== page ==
Feb
18
2009

Practices that treat exotics or wildlife may be familiar with this situation: A person comes in with a turtle that has been run over by a car or chewed on by a dog and says: “Can you help?”

What do you do first? Triage is the initial step, according to Gregory Fleming, DVM, DACZM, a veterinarian at Disney’s Animal Kingdom. Fleming recently published a paper describing the process of assessment, treatment and rehabilitation for chelonians with shell damage. He also presented his work at the North American Veterinary Conference in Orlando, Fla., in January.

Difficult decision
Fleming says it is important to triage the patients and make sure the animals can be treated and (if they are wild) be released back into the wild. The five levels of prognosis are excellent, good, fair, guarded/poor, and grave. The first few hours are critical, he says, and if the patient is deemed to be too damaged to survive alone in the wild, euthanasia should be considered.

“This may be a difficult decision of life and death,” Fleming said in the paper. “However, with limited time and resources available, it is critical to quickly make this decision. Triage may also save months of work, emotional energy, and finite resources.”

Patients with a stable, closed fracture; hairline fracture or other fracture not involving the spine have the best chance of survival, Fleming says. On the other end of the spectrum, if the patient has multiple fractures; is missing 30 percent or more of the shell; or has internal, head, or spinal injuries; the prognosis is grave and the patient most likely cannot be treated.

Spinal injury may be difficult to assess in some chelonians, however, since tortoises are capable of “spinal walking.”

“Spinal walking consists of reflexive actions rather than conscious movement,” Fleming explained. “The entire spinal cord may be severed and spinal walking is still possible.”

Radiographs can show spinal damage, or the patient may present other neurological problems that become apparent with further observation.

NSAIDs, screws and wires
After the initial triage, it is important to initiate pain management. Fleming notes that reptile analgesia is an emerging field, and information on turtle and tortoise pain is quite limited compared with information on companion mammals and birds.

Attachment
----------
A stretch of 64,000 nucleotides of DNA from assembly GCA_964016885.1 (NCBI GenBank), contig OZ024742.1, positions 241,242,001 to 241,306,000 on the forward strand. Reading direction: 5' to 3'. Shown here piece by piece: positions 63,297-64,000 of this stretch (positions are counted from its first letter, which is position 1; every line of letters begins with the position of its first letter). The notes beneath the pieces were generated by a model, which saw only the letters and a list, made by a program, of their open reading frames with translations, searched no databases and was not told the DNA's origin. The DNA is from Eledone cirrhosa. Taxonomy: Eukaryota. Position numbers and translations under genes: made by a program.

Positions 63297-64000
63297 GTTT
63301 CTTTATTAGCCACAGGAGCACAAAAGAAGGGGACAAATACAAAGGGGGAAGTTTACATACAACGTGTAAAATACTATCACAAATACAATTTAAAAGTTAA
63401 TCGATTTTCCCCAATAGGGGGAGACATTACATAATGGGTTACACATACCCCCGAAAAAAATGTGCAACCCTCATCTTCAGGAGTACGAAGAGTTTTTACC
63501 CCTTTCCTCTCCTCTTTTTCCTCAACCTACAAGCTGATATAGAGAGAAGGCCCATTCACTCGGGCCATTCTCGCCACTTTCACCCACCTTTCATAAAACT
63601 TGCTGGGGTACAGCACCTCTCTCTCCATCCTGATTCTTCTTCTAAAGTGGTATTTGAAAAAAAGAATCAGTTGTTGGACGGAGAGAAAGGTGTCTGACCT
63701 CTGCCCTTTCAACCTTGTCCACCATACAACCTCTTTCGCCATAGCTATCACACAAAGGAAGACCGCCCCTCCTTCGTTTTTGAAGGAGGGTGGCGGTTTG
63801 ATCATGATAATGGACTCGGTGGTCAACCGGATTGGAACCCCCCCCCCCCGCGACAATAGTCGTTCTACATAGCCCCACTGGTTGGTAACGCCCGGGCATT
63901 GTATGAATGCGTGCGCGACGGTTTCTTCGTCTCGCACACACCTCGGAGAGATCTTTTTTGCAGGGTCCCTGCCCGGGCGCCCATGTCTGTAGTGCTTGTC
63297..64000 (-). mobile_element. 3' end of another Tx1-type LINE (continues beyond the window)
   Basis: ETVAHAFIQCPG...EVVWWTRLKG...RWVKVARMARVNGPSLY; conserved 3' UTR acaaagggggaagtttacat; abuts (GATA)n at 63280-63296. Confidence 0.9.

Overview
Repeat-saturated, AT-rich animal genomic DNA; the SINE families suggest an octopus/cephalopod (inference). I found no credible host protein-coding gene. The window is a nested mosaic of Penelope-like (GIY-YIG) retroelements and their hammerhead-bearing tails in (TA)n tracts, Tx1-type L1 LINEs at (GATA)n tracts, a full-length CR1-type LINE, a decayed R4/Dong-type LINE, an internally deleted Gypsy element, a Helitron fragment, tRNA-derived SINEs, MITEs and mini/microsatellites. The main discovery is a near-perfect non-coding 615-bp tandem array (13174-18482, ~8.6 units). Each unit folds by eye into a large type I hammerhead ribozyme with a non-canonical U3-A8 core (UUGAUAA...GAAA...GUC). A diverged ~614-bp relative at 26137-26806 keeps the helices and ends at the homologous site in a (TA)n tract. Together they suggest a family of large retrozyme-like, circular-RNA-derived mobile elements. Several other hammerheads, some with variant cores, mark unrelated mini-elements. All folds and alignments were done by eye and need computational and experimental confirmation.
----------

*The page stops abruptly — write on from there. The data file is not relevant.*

Fleming mentions butorphanol and morphine as possible analgesics, but says he has used the non-steroidal anti-inflammatory drug meloxicam in more than 20 species of reptiles with good clinical results.

In his paper, Fleming explains various methods of antibiotic treatment, fluid therapy, wound care and nutrition. He also explains how to stabilize the shell fractures using pieces of wire wrapped around machine screws placed in the shell. He mentions the use of epoxy as a popular method of repair, but says if the wound is open or infected, the epoxy can actually seal in the infection and lead to more problems.

Peer review
Douglas Mader, DVM, DABVP, of Marathon Veterinary Hospital in Marathon, Fla., said in general he agrees with the procedures laid out in Fleming’s paper.

“Everybody ties their shoes slightly differently, but in the end the result is the same,” Mader said.

Mader, who also treats chelonian patients, said he has seen “many, many, many” cases of turtles that have been run over and need shell repair. He said in addition to the screw and wire technique, other methods can also be effective.

“For simple fractures you can epoxy zip ties to the shell and connect the broken pieces together very efficiently with the nylon ties,” he said. “This technique obviates the need to drill holes in the shell, thus minimizing complications or potential additional bone injury or bone pain from the drill sites.”

In his conclusion, Fleming says that while the process is lengthy, surgical repair of chelonian shell fractures is rewarding and worthwhile.

“These reptiles often have life spans greater than 50 years,” he said. “By rehabilitating an adult chelonian, you are assisting with conservation as well as helping individual animals that are often overlooked and never treated.”

Fleming’s paper appears in the October issue of the Journal of Exotic Pet Medicine.

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